The Haines Borough school board on Tuesday approved its spending plan for the coming year, including $5.5 million in general fund spending plus $1 million for student activities, school lunch, transportation, Community Education and facilities and equipment.
Superintendent Michael Byer told the board the budget represents district priorities for early literacy, mathematics and vocational education, while accommodating a projected district enrollment drop to about 255 students.
The budget includes eliminating three aide positions, shifting 2.5 aide positions from the general fund to grant funding, and eliminating a full-time math-teaching job in middle school.
“We’ve run right down to the surface of the bone. We’re very lean and mean here,” Byer told board members at an April 30 budget workshop.
General fund spending is down $350,000 from a year ago. The budget carries a general fund balance of $464,000 and a fund balance of $330,599 in the district’s facilities and equipment budget.
The Haines Borough is planning to contribute $1.78 million to the budget, including $1.55 million for the district’s general fund.
Budget workshops started a month ago, initially showing a deficit of $435,000. Cutting aides, supplies and the full-time math position saved $250,000. Another $90,000 was saved by shifting aide positions to grants, Byer said.
The fiscal year 2014 budget also would see anticipated savings from retirement of experienced, higher-paid teachers and from other sources. “There are lots of little changes,” said district bookkeeper Judy Erekson.
The budget includes money for “step increases” due staff from current labor contracts, but does not anticipate additional spending for salaries that would result from a negotiated raise. Contract negotiations are under way.
The budget also retains $54,000 for a literacy coordinator, a part-time position currently held by Jeanne Kitayama, who is retiring. The district would employ 25 certified teachers at a cost of $2.14 million, about $32,000 less than last year’s total teacher payroll of $2.17 million.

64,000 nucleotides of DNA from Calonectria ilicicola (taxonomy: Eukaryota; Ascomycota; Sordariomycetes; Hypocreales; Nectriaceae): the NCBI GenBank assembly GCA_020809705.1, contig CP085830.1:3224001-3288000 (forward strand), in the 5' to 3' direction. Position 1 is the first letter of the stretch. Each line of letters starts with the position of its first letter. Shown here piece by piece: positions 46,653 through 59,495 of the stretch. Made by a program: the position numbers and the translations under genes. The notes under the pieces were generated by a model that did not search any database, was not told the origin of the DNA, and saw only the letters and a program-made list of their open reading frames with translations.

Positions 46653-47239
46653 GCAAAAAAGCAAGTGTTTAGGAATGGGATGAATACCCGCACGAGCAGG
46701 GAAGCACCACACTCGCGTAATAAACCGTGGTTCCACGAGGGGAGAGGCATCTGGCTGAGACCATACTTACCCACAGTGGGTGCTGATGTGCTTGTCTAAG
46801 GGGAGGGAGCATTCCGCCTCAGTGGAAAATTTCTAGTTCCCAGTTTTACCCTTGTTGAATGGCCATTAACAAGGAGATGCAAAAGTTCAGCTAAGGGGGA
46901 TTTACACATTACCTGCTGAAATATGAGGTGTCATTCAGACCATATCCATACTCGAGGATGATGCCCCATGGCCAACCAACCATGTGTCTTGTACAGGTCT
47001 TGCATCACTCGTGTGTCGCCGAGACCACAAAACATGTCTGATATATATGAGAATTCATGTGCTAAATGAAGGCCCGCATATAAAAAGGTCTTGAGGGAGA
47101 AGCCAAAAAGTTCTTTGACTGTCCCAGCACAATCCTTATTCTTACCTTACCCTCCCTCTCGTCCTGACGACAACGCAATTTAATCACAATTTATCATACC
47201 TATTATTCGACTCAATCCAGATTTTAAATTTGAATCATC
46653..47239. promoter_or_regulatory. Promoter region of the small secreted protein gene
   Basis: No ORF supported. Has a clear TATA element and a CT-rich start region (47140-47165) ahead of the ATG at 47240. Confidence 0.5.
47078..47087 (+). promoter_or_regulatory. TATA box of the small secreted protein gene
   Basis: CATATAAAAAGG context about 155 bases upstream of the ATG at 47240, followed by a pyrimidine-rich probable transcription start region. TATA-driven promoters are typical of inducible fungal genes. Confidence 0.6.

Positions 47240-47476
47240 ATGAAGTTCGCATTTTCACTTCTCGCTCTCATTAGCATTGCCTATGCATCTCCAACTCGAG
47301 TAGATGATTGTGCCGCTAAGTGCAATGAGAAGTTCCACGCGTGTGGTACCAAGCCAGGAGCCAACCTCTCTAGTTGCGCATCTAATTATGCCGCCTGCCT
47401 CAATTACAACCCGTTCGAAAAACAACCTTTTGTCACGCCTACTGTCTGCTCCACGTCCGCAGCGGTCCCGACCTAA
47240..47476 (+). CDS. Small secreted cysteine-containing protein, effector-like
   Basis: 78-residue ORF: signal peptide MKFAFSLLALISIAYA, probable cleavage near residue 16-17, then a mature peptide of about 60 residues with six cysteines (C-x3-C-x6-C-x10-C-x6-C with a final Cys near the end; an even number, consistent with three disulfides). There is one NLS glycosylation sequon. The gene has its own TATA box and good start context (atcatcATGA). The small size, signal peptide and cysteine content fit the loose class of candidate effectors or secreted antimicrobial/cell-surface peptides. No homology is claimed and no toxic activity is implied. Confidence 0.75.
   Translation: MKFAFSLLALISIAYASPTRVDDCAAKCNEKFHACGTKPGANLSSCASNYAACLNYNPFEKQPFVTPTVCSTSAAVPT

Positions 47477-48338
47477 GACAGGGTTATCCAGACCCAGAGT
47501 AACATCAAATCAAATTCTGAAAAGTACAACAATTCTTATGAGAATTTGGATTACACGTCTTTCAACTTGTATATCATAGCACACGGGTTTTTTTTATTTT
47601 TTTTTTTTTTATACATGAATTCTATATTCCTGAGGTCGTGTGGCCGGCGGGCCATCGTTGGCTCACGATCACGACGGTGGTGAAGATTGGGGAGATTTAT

Grant funds that are helping out this year are left over from federal No Child Left Behind money, bookkeeper Erekson said. The district also has received $60,000 for heating and safety improvements from a one-time appropriation of $21 million from the Alaska Legislature, said superintendent Byer.
At the April 30 budget workshop, member Sara Chapell asked if the district needed to cut the full-time math position, given the projected fund balance of $464,000. Byer, however, recommended that decision wait until contract negotiations are completed. At Tuesday’s meeting, Chapell characterized the spending plan as “balanced.” “I think we’re covering the important stuff.”
Member Anne Marie Palmieri, who previously questioned proposed cuts, was absent Tuesday.
The amount of surplus in the budget has been an issue for Haines Borough leaders, who were surprised last November when the board members appropriated $612,000 for equipment and improvements from the facilities and equipment fund, after seeking borough support for several capital improvement projects.
The school’s general fund balance of $464,000 compares to a maximum carryover of $546,000 allowed by state law.
Sizeable fund balances suggest the borough is paying into the school money for operations that could instead go toward needed capital projects, borough officials said. “We don’t want to fund their operating budget and have them not use that for operating and have extra funding, then ask us to fund these major maintenance projects,” borough Mayor Stephanie Scott said this week.
Scott said some districts don’t even keep a “facilities/equipment” budget. The borough may have to change how it gives its money to the district, she said.
“I don’t want to tell them how to spend their money, but they can’t complain and say their buildings are inadequate and we’re not doing our job… There’s not a limitless amount of money,” Scott said.
Scott on Tuesday gave school board members a breakdown of borough spending on schools for the coming year. It includes $110,000 from the borough toward the $250,000 cost of replacing air-handling units in the school art room. Noise in the room became an issue when the district transformed the former woodshop into an art classroom.
The school’s contribution to the art room project doesn’t appear in the district’s April 30 budget draft.